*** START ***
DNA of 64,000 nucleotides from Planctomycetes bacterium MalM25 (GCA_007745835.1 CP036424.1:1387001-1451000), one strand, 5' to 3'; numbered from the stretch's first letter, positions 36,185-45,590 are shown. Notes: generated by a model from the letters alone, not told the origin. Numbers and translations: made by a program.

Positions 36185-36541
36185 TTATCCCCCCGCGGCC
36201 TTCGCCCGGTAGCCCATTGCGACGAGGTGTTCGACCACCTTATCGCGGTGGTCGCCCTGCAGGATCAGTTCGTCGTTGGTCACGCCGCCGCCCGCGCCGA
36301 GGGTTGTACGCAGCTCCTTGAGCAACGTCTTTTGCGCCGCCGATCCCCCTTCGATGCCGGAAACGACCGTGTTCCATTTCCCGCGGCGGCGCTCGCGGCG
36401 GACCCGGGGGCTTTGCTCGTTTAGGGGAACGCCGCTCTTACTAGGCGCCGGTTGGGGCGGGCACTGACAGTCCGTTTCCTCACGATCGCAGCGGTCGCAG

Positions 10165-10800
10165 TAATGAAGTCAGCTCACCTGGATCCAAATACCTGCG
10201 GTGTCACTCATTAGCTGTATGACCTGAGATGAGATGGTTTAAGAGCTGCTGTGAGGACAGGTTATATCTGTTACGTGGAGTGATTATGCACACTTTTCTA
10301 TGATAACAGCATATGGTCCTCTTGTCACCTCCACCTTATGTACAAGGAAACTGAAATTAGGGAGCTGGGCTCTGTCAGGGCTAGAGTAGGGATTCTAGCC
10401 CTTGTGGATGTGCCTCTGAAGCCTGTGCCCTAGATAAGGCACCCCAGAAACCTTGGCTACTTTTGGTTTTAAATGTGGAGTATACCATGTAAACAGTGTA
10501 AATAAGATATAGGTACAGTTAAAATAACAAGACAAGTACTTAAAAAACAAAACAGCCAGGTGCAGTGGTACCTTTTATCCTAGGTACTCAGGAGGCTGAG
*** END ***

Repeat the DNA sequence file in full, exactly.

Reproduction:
DNA of 64,000 nucleotides from Planctomycetes bacterium MalM25 (GCA_007745835.1 CP036424.1:1387001-1451000), one strand, 5' to 3'; numbered from the stretch's first letter, positions 36,185-45,590 are shown. Notes: generated by a model from the letters alone, not told the origin. Numbers and translations: made by a program.

Positions 36185-36541
36185 TTATCCCCCCGCGGCC
36201 TTCGCCCGGTAGCCCATTGCGACGAGGTGTTCGACCACCTTATCGCGGTGGTCGCCCTGCAGGATCAGTTCGTCGTTGGTCACGCCGCCGCCCGCGCCGA
36301 GGGTTGTACGCAGCTCCTTGAGCAACGTCTTTTGCGCCGCCGATCCCCCTTCGATGCCGGAAACGACCGTGTTCCATTTCCCGCGGCGGCGCTCGCGGCG
36401 GACCCGGGGGCTTTGCTCGTTTAGGGGAACGCCGCTCTTACTAGGCGCCGGTTGGGGCGGGCACTGACAGTCCGTTTCCTCACGATCGCAGCGGTCGCAG

Positions 10165-10800
10165 TAATGAAGTCAGCTCACCTGGATCCAAATACCTGCG
10201 GTGTCACTCATTAGCTGTATGACCTGAGATGAGATGGTTTAAGAGCTGCTGTGAGGACAGGTTATATCTGTTACGTGGAGTGATTATGCACACTTTTCTA
10301 TGATAACAGCATATGGTCCTCTTGTCACCTCCACCTTATGTACAAGGAAACTGAAATTAGGGAGCTGGGCTCTGTCAGGGCTAGAGTAGGGATTCTAGCC
10401 CTTGTGGATGTGCCTCTGAAGCCTGTGCCCTAGATAAGGCACCCCAGAAACCTTGGCTACTTTTGGTTTTAAATGTGGAGTATACCATGTAAACAGTGTA
10501 AATAAGATATAGGTACAGTTAAAATAACAAGACAAGTACTTAAAAAACAAAACAGCCAGGTGCAGTGGTACCTTTTATCCTAGGTACTCAGGAGGCTGAG